Building an inclusive brokerage is not just the right thing to do, but it’s the right thing to do from a business standpoint, according to John Kelliher, the vice president of operations at Climb Real Estate. So how do brokerages do it?
Kelliher and a few other real estate leaders tried to answer this question at the real estate conference Inman Connect San Francisco on Wednesday.
“We know that millennials now are the No. 1 demographic — 35 percent of all homebuying is coming from millennials, and they’re the most diverse population,” Kelliher said. “We have to catch up, as the agents serving those clients, to their values.”
Many companies have mandated diversity training, especially those that are part of a large franchisor. But there’s a number of other things that leaders can do that the panelists suggested.
Diversity comes from the top down
Kelliher said diversity starts with being intentional and leading by example. One of Climb Real Estate’s leaders is a political refugee from Cameroon who escaped persecution for being gay. Another is one of the Bay Area’s first openly transgender agents.
“With our leadership team, we have a number of men and women of different ethnic backgrounds,” Kelliher said. “It really permeates all the way down.”
Join diverse groups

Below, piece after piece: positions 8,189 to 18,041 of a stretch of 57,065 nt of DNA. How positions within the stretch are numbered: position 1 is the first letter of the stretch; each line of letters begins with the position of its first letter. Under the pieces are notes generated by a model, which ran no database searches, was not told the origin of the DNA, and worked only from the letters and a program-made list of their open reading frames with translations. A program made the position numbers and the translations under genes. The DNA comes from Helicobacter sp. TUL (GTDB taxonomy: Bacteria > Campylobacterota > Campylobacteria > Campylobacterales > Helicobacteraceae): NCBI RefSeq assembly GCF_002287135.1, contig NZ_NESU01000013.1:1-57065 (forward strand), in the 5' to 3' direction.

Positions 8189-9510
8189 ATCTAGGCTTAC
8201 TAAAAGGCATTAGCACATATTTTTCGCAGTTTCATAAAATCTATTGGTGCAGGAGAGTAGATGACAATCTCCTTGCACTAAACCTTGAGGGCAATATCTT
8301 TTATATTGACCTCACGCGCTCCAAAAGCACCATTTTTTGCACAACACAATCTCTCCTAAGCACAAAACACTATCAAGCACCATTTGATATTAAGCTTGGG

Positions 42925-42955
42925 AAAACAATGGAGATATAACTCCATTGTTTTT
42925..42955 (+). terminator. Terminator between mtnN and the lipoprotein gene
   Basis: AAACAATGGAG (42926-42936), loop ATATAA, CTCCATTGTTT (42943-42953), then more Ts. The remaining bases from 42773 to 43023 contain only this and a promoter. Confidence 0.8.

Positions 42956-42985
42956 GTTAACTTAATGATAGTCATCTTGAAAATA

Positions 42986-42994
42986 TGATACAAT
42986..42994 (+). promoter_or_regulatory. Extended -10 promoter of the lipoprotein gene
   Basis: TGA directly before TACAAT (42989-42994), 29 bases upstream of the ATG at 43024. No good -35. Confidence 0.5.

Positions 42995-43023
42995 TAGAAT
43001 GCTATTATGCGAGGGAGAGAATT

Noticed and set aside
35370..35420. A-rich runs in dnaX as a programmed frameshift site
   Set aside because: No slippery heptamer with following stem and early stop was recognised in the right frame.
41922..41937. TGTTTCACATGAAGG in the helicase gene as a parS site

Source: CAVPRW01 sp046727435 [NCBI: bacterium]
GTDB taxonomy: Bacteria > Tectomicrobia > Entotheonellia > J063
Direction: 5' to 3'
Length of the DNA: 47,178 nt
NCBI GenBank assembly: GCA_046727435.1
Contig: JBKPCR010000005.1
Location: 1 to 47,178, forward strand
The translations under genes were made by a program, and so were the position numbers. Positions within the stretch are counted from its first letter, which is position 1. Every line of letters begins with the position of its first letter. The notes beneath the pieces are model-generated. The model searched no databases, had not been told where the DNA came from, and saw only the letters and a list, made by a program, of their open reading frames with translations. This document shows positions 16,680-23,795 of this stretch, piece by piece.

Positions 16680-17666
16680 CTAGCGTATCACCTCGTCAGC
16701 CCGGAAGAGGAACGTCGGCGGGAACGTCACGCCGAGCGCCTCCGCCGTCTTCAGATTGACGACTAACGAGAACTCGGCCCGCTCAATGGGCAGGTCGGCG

“We join groups to actually learn,” Chris said. “We belong to Asian Real Estate Association of America, The National Association of Hispanic Real Estate Professionals and The National Association of Gay and Lesbian Real Estate Professionals.”
“It’s helped to create deep relationships with different types of people and made me much more aware,” Chris added.
Robert Cruz, the regional vice president and managing officer of Intero Real Estate Services is a member of multiple organizations and the Bay Area president of The National Association of Hispanic Real Estate Professionals.
“I love being involved in those organizations, they help bring so much awareness,” he said. “I would highly recommend, even if you’re not part of those minority groups, take advantage of meeting members that are, and sharing across the spectrum.”
Don’t hate, listen
Chris also asked the panelists: “Where does religious freedom fit in with inclusion in diversity?”
Elizabeth Ann Stribling-Kivlan, the president of the New York City-based Stribling and Associates, grew up Catholic and has a degree in philosophy. She gave a strongly worded response that garnered applause from the room about why — regardless of beliefs — there’s no place for hatred.
“I don’t think there’s a place for hatred,” she said. “If you don’t understand a group that doesn’t mean you have to dislike a group or have a prejudice.”
“You may think you only want a certain type of people working for you,” she added. “I’m pretty sure that’s not who your client base is going to be.”